The Buffalo theme is clear, but what drives customer loyalty is clearly Miller. She is quick to engage customers in discussion and keep them coming back for more. She’s been told, “You should have a coffee pot here.” Other customers have proposed designating a certain part of the store the “conversation corner.”
Last Monday, a young Taiwanese employee of a local bank walked in, “You’re closing?” she asked in disbelief. She was looking for a t-shirt. Miller assiduously jumped into action: “Well let’s see if we can find your size, you’re so thin…” Miller and the customer reminisce; they’ve known each other for three years. “You always recognized me,” the customer said.
After they found the right shirt, Miller invited the customer to leave her contact information in a book. “Do let me know if you reopen this store,” the woman wrote.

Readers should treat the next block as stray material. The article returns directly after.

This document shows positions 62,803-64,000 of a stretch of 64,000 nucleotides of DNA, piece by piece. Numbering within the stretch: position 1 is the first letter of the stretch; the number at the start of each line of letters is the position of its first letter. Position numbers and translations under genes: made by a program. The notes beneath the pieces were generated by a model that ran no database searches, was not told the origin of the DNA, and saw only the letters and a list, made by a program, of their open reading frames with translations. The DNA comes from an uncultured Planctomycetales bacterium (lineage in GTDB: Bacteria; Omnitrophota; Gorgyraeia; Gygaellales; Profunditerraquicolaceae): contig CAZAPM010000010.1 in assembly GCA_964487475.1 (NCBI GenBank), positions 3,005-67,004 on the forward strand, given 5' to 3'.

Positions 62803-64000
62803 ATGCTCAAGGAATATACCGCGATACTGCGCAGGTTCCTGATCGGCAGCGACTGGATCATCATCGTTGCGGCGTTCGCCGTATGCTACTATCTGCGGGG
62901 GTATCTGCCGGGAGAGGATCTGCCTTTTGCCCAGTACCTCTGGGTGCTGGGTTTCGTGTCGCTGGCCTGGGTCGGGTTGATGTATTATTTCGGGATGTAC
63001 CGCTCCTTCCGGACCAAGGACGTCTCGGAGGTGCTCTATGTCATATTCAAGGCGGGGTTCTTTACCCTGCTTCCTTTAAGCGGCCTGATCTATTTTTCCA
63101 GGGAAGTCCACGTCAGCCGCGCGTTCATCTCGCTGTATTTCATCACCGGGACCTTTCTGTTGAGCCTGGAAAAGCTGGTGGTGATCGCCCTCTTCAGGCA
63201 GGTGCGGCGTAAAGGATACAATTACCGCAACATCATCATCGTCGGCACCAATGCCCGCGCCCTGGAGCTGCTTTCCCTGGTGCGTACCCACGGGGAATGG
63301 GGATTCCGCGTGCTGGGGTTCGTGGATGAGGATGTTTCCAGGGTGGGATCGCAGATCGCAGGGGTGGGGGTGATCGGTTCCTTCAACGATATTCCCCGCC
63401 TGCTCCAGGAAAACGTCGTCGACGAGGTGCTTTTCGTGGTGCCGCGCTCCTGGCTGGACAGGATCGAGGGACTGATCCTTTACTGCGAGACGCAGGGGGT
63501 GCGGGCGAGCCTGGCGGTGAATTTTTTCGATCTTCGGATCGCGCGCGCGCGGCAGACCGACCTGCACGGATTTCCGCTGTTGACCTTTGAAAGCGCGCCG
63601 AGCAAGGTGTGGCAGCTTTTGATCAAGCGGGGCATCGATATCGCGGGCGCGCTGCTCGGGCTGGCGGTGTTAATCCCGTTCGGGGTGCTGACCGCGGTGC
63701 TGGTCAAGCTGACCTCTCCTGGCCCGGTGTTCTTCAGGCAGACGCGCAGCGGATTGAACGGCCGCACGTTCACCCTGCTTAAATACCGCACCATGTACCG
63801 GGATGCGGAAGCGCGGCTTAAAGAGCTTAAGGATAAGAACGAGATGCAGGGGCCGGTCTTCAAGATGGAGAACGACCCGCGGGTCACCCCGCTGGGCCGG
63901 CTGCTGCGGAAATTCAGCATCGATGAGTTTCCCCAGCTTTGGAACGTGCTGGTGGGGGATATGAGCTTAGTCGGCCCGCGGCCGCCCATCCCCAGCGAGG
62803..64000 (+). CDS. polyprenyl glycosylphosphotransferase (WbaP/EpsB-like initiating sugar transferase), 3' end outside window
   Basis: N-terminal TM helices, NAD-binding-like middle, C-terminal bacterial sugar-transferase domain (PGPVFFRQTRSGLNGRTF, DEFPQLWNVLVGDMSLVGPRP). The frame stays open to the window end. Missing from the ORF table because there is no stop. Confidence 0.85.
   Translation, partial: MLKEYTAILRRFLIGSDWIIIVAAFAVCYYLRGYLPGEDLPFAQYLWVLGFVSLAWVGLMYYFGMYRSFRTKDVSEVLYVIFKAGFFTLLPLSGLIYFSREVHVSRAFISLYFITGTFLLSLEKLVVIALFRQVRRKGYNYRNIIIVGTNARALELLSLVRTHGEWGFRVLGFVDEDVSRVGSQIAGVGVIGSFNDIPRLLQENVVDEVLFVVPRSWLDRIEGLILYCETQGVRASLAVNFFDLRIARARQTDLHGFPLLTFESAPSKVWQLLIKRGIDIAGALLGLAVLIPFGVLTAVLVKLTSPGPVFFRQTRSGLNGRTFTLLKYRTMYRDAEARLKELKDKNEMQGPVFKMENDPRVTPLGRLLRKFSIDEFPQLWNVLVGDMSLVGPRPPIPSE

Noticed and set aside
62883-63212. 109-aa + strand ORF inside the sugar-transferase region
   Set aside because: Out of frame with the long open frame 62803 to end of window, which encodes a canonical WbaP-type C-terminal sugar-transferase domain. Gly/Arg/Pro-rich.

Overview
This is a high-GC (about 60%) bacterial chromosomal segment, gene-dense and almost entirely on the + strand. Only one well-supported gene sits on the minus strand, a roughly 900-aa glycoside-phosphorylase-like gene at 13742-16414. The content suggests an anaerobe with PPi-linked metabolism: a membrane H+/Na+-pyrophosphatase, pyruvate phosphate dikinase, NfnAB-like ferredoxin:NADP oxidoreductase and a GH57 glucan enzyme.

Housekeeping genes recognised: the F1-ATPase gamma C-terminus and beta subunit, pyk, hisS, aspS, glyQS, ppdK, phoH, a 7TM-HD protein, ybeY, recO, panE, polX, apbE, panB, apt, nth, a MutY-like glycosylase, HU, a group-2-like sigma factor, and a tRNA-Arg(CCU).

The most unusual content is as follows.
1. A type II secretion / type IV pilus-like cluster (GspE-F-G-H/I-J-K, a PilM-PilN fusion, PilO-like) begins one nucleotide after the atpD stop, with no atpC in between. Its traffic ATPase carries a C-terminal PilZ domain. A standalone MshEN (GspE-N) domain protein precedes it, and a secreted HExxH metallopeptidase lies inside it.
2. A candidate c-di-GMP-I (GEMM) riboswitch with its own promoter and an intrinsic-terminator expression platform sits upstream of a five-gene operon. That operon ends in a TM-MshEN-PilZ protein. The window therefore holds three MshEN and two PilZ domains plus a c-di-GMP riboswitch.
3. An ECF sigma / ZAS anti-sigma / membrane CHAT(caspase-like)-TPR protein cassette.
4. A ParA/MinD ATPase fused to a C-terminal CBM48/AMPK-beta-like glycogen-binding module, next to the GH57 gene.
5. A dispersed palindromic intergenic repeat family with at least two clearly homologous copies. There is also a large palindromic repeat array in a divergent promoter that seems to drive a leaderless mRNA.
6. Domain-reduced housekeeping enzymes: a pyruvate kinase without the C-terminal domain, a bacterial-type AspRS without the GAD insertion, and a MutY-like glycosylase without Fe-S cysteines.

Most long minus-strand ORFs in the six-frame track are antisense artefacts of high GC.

For 14 years, Miller has traced the lives of her customers as if they were family: “I have them come in as college students and then they come back when they graduate from college, and then they stop in to look for an item to put in their wedding bags and then for things for their first baby.” This relationship with her customers, she explained, helped her find them a meaningful, personalized gifts.
Miller has contributed her time and resources to Sister’s Hospital, Literacy Volunteers of Buffalo, Western New York Independent Living, the Police Athletic League, and high schools such as Sacred Heart and St. Francis. She has also proudly served beer at Thursday in the Square, the downtown concert series, which she attends religiously. This season she hopes to reconnect with former customers there.
This community kinship might explain why the Main Street window of Definitely Buffalo simply bears the words “Good Bye.” “I simply couldn’t bring myself to write ‘Closing,’” Miller said.